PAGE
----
Blue Plaques of Wimbledon

Wimbledon is arguably the most famous name in all of South London. Okay, maybe Greenwich or London Bridge run it close. But how many people the world over who know of Greenwich Meantime know that it is named after an actual place in London? Okay, a few. Also, how many people across the world actually know what London Bridge looks like? They, like Fergie, think it’s Tower Bridge. Seriously. Look it up. That song she made called ‘London Bridge’ in 2006? The alternative cover for that single is a photo of her in front of Tower Bridge. In the video she loiters around Tower Bridge as well. Did no one tell her at any point that Tower Bridge is not London Bridge? Anyway, back to Wimbledon. The All England Lawn Tennis & Croquet Club which, for those of who somehow do not know, hosts the most major grass tennis tournament in the world, simply known as ‘Wimbledon’. Beyond knowing there is a tennis tournament in Wimbledon though, many people might not know that Wimbledon has been home to numerous luminaries and big players, most of whom are commemorated by blue plaques.

robert graves - 1 Lauriston road

Novelist + Poet

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Lauriston Road was the birthplace and childhood home of one of the most significant British writers of the 20th century, Robert Graves. When Graves was growing up in Wimbledon, it was still part of Surrey, but his description of his hometown as ‘neither town nor country’ reflects its impending absorption into London. Having previously attended the King’s College School in Wimbledon, he attended Charterhouse School and enrolled in the British Army in 1914 soon after leaving, war having broken out not long before. Nearly dying at the Somme, he wrote a memoir of his time in the First World War Goodbye to All That (1929) which is widely regarded of the best of its kind from the period. He would go onto write the hugely successful I, Claudius (1934).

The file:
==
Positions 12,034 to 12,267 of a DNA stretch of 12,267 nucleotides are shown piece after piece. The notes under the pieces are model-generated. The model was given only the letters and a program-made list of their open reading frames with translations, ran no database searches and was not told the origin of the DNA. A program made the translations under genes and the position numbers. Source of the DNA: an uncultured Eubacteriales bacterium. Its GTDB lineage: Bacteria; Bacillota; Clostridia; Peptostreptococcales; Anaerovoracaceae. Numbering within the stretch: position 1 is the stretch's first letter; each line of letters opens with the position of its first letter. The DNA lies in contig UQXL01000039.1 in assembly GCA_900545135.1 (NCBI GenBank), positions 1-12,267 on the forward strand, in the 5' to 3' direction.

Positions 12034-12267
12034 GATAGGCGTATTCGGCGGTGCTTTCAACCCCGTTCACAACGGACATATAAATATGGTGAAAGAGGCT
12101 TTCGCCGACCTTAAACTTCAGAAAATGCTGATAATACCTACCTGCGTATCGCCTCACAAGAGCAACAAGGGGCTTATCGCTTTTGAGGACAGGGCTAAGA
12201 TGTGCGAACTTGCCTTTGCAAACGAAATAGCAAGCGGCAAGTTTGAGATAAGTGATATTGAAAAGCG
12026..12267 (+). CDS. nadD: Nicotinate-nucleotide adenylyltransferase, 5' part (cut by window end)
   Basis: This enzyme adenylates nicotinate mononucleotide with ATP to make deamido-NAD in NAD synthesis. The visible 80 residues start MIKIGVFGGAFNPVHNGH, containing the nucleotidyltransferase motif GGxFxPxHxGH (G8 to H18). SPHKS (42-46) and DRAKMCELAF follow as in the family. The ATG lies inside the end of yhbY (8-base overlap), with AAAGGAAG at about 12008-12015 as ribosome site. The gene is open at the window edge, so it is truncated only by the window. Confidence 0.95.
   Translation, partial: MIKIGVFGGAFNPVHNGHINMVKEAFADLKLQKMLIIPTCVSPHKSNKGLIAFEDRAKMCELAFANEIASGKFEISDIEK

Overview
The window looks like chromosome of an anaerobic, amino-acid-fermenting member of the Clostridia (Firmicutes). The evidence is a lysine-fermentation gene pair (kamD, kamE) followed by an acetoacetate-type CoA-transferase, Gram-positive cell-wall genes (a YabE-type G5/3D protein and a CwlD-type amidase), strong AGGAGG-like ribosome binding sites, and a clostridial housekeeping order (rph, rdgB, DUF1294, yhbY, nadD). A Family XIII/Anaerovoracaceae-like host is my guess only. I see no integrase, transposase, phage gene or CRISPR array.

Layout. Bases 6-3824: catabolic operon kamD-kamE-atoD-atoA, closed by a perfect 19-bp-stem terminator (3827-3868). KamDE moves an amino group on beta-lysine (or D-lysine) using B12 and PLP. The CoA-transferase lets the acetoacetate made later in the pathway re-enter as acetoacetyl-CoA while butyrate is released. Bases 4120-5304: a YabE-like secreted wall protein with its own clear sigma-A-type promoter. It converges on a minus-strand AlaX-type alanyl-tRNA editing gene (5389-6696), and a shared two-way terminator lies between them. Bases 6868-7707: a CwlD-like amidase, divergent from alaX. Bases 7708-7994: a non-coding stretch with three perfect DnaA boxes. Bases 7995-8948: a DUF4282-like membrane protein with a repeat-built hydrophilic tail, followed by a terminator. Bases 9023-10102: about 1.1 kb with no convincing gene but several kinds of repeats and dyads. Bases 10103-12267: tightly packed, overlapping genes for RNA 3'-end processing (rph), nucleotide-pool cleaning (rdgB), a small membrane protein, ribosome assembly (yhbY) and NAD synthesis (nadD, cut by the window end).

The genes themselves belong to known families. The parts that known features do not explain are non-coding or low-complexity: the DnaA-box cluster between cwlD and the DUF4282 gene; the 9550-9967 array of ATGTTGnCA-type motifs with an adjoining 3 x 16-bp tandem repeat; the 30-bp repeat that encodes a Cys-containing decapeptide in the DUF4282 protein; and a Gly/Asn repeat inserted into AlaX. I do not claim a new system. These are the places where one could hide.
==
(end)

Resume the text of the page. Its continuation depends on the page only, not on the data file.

dame margaret rutherford - 4 berkeley place


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A true South London girl, Dame Margaret Rutherford was born in Balham, and having experienced the tragedy of losing both her parents by the age of three, moved to Wimbledon to live with her aunt, living there from 1895 to 1920. She attended Wimbledon High School until she was twelve – the theatre of which is named after her. She would eventually achieve great fame as an actress, playing the titular Miss Marple and Miss Prism in The Importance of Being Earnest (1952), finally winning a best supporting actress Oscar in 1963 for her performance as the Duchess of Brighton in The VIPs.

lord, air chief marshall hugh dowding - 3 st mary's road

Air Force Officer


Hugh Dowding joined the Royal Flying Corps in in 1918 and by 1936 had become commander-in-chief of Fighter Command. He led Britain through the Battle of Britain till November 1940. He is generally credited as the architect for Britain’s victory in the Battle of Britain due to his foresight and thorough, detailed planning. Having been removed from his position in contentious circumstances he moved to Wimbledon in 1941 and would stay there till 1951, during which time he became both a spiritualist and a vegetarian.

arthur schopenhauer - eagle house, high street


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Arthur Schopenhauer was a German philosopher whose work was largely concerned with the essential irrationality of the world, and would go onto inform the thought of the likes of Friedrich Nietzsche. Between 1789 and 1805 Eagle House, now hidden behind hoardings, was known as ‘The Rev Mr Lancaster’s Academy’, and for three months in 1803, 15 year-old Schopenhauer lived and studied there. He seems to have struggled during his time in Wimbledon, having formed an instant dislike for the formality of his education, a feeling that would go onto plague him for the rest of his life.